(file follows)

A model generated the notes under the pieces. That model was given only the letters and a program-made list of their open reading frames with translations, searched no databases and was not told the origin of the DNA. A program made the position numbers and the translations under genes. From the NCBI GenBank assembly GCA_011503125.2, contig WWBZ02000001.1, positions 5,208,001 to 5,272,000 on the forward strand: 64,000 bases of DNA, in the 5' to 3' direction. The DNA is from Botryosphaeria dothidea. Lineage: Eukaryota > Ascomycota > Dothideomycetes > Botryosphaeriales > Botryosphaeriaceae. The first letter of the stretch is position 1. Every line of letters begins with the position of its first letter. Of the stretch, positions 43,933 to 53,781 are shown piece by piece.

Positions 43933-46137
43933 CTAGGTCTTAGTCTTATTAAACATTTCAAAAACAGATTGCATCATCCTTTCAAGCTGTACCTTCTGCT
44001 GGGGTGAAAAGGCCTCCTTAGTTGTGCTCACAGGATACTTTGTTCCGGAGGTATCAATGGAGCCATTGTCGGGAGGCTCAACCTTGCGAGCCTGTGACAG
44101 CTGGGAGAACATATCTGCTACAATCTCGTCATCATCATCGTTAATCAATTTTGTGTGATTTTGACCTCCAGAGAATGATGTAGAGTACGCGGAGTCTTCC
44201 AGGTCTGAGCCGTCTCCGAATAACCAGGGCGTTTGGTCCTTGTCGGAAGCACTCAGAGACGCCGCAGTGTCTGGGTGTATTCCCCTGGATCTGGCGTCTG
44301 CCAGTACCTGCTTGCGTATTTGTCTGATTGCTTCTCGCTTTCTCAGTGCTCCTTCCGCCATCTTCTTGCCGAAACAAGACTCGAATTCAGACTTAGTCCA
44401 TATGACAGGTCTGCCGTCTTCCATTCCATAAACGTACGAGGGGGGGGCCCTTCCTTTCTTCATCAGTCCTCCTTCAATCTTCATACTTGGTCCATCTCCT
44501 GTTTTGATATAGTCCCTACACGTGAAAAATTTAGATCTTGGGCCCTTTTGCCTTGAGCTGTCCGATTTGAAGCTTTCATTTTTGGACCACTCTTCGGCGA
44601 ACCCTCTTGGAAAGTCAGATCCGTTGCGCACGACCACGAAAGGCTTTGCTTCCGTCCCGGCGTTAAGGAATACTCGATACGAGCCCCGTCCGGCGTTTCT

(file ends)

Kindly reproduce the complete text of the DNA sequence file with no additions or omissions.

A model generated the notes under the pieces. That model was given only the letters and a program-made list of their open reading frames with translations, searched no databases and was not told the origin of the DNA. A program made the position numbers and the translations under genes. From the NCBI GenBank assembly GCA_011503125.2, contig WWBZ02000001.1, positions 5,208,001 to 5,272,000 on the forward strand: 64,000 bases of DNA, in the 5' to 3' direction. The DNA is from Botryosphaeria dothidea. Lineage: Eukaryota > Ascomycota > Dothideomycetes > Botryosphaeriales > Botryosphaeriaceae. The first letter of the stretch is position 1. Every line of letters begins with the position of its first letter. Of the stretch, positions 43,933 to 53,781 are shown piece by piece.

Positions 43933-46137
43933 CTAGGTCTTAGTCTTATTAAACATTTCAAAAACAGATTGCATCATCCTTTCAAGCTGTACCTTCTGCT
44001 GGGGTGAAAAGGCCTCCTTAGTTGTGCTCACAGGATACTTTGTTCCGGAGGTATCAATGGAGCCATTGTCGGGAGGCTCAACCTTGCGAGCCTGTGACAG
44101 CTGGGAGAACATATCTGCTACAATCTCGTCATCATCATCGTTAATCAATTTTGTGTGATTTTGACCTCCAGAGAATGATGTAGAGTACGCGGAGTCTTCC
44201 AGGTCTGAGCCGTCTCCGAATAACCAGGGCGTTTGGTCCTTGTCGGAAGCACTCAGAGACGCCGCAGTGTCTGGGTGTATTCCCCTGGATCTGGCGTCTG
44301 CCAGTACCTGCTTGCGTATTTGTCTGATTGCTTCTCGCTTTCTCAGTGCTCCTTCCGCCATCTTCTTGCCGAAACAAGACTCGAATTCAGACTTAGTCCA
44401 TATGACAGGTCTGCCGTCTTCCATTCCATAAACGTACGAGGGGGGGGCCCTTCCTTTCTTCATCAGTCCTCCTTCAATCTTCATACTTGGTCCATCTCCT
44501 GTTTTGATATAGTCCCTACACGTGAAAAATTTAGATCTTGGGCCCTTTTGCCTTGAGCTGTCCGATTTGAAGCTTTCATTTTTGGACCACTCTTCGGCGA
44601 ACCCTCTTGGAAAGTCAGATCCGTTGCGCACGACCACGAAAGGCTTTGCTTCCGTCCCGGCGTTAAGGAATACTCGATACGAGCCCCGTCCGGCGTTTCT